Date of Award

2018

Degree Type

Dissertation

Degree Name

Ph.D.

Department

Psychology

First Advisor

Chung-Yan, Gregory

Keywords

engagement; feedback; feedback-seeking; leaders; managers; person-environment fit

Rights

CC-BY-NC-ND

Abstract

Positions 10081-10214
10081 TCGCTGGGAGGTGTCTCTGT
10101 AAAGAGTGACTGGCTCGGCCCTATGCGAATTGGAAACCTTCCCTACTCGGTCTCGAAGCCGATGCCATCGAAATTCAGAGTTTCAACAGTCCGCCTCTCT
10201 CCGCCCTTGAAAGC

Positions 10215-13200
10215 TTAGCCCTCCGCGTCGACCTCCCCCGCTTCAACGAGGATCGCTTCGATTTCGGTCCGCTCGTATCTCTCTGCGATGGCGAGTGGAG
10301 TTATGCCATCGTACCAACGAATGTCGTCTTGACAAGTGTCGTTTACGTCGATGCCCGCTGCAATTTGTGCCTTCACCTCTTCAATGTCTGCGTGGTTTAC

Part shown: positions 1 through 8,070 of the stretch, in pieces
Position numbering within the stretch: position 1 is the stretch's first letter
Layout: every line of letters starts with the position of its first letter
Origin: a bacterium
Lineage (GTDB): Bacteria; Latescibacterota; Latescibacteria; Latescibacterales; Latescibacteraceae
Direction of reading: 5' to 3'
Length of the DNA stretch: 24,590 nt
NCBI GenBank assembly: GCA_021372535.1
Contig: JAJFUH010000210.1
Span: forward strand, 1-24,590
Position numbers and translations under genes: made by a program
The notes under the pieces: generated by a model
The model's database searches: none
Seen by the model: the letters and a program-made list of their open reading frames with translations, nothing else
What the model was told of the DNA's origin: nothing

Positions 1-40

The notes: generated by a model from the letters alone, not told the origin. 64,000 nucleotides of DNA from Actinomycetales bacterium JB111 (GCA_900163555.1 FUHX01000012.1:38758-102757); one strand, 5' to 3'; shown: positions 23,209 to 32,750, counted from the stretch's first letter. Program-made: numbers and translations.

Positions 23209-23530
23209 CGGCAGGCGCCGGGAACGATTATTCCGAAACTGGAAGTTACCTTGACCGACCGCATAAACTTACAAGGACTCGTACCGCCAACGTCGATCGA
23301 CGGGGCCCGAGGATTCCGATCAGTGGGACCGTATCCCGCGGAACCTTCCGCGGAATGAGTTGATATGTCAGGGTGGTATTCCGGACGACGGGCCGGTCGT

The present study introduced and examined a theoretical framework, based on person-organization fit theory, to explain how the feedback environments leaders create impact the way their employees value feedback and the extent to which they will look and ask for feedback in the workplace. A sample of 408 employed participants were recruited through multiple online recruitment services originating from various locations mainly including Canada (17.9%) and the United States of America (74.8%). Participants’ average age was 36.2, 33.8% males and 65.7% females, and average salary was $65 000 (M salary = $64 628). The majority indicated a full-time work status (78.2%), and 66.2% reported working in a non-management role. Job roles spanned industries including education, healthcare, retail, government, restaurant-hospitality, information technology, and business finance. Participants completed an online self-report questionnaire assessing perceptions of their feedback environment, feedback orientation, person-organization fit, work engagement, and feedback-seeking. Analyses revealed that the feedback practices leaders engage in can actually predict how useful their employees see feedback and how able and likely they are to apply it to their work and seek it more often. Both a supportive feedback environment and strong feedback orientation positively predicted that employees would feel their values, needs, and abilities are being met by what their organizations expect and that this perceived fit would predict increased work engagement. These findings suggest that leaders have a real opportunity to influence how their employees see the value in feedback by the practices they choose to engage in and that these actions can predict how strongly employees feel they fit within their organization and how engaged they are in their work. Results help to clarify that leaders play a role in how often their employees will ask for evaluative and developmental feedback through the meaning they help their employees ascribe to it.

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